This archived article was written by: Alexander Holt
When I started at Utah State University Eastern spring semester 2016, I honestly had no idea I would be where I am today. I was fresh out of Advanced Individual Training for the United States Army and decided to come to Eastern to follow my friends Rodrigo Leon and David Rawle, both of whom, I met in high school debate.
Suddenly, I found myself with new friends and on the newspaper staff, which helped me decide on my communication studies major. Four semesters and a over a year later, I found myself as editor of The Eagle, an accomplished and award winning writer, halfway into my bachelor’s degree and on my way up to Logan to finish my education and hopefully become a lawyer.
Along the way, I have been surrounded by some amazing people who made my life better and will always be a part of my memories at Eastern. It would be wrong of me not to give them a shout out for being here for me before I depart. Thank you, Rodrigo Leon, David Rawle, Hannah Coleman, Esther Melendez, Nathan Pena, Kevin Soto, Jorge Lascano-Ayala, Brett Smart, Audrie Frasier, Mara Wimmer, Nathaniel Woodward, Corey Ewan, Brent Innes, Danni Fitch, Gabe Marcotte, Emma Campbell, Chris Anokam, Renato Magalhaes, Scott Froehlich, Kalli Prendergast, Alex Anderson and Tate Sommerfeldt, with a special thanks to Susan Polster, who has been like a mother to me. I honestly could not tell you where in my life I would be without her.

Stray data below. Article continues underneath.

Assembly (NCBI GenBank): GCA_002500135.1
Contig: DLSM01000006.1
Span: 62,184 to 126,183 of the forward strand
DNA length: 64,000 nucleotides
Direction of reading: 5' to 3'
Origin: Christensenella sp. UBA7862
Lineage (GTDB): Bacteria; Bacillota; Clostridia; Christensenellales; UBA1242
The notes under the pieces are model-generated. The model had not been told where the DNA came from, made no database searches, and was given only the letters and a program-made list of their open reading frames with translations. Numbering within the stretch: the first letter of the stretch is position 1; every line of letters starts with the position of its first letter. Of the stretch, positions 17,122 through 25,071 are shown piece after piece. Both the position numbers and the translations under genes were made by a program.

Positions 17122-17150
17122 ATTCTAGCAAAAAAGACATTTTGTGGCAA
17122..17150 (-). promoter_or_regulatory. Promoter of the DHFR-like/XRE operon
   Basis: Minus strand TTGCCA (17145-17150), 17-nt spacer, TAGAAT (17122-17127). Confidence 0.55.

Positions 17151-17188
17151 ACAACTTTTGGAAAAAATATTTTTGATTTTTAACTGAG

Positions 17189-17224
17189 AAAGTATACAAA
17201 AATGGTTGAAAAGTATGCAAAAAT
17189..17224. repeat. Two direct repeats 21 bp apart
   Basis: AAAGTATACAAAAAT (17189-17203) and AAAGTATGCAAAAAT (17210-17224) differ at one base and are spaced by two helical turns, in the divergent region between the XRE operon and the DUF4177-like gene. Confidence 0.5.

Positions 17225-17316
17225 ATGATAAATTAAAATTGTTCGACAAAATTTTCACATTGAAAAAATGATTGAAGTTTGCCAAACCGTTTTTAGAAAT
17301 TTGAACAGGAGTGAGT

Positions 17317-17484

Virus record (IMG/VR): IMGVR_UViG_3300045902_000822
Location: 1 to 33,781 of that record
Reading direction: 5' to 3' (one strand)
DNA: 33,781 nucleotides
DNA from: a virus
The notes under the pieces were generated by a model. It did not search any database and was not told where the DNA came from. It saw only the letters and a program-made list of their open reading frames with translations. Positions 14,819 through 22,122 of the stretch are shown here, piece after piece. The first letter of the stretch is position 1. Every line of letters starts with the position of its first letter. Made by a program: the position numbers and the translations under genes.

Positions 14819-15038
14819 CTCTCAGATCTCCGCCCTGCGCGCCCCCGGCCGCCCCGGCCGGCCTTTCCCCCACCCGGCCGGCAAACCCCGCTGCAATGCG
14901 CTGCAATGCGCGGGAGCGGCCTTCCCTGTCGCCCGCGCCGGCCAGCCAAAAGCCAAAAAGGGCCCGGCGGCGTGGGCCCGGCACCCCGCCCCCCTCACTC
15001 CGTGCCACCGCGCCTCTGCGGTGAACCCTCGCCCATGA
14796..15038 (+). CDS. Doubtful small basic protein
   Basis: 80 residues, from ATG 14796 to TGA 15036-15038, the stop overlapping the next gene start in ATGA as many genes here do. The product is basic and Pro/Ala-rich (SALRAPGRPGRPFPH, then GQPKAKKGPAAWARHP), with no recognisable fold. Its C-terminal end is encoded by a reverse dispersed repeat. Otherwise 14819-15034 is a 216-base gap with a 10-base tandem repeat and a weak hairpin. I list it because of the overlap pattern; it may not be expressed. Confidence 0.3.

Onto journalism, throughout my career at the Eagle, I have covered news, the 2016 presidential election, politics, science and throughout this semester, sexual assault. I want to leave behind a few bits of advice for those considering journalism a career.
First: be passionate! To be an effective writer and to have others care about what you write, you need to care yourself. It enhances your writing and pushes you to strive for perfection and energizes readers.
Second: have courage. Do not be afraid to take on controversial issues and fight against injustice. Even talking about the issues with any university you go to is on the table. Stand up and do something and be the voice for change.
Lastly: be creative. Find topics and issues that others might not think of. Find different sources that might have an angle you didn’t think off. Mix things up a bit; in interviews, come up with questions outside the norm, or when covering a series, do not present the same information on the subject, find another aspect.
As I leave your paper in the hands of Scott and Kalli, let me say it has been a ride and a pleasure to serve the public even when the media and I have been called the “enemy of the American people.” I will treasure what I learned with the Eagle and take it with me as I continue to work with the Statesman in Logan.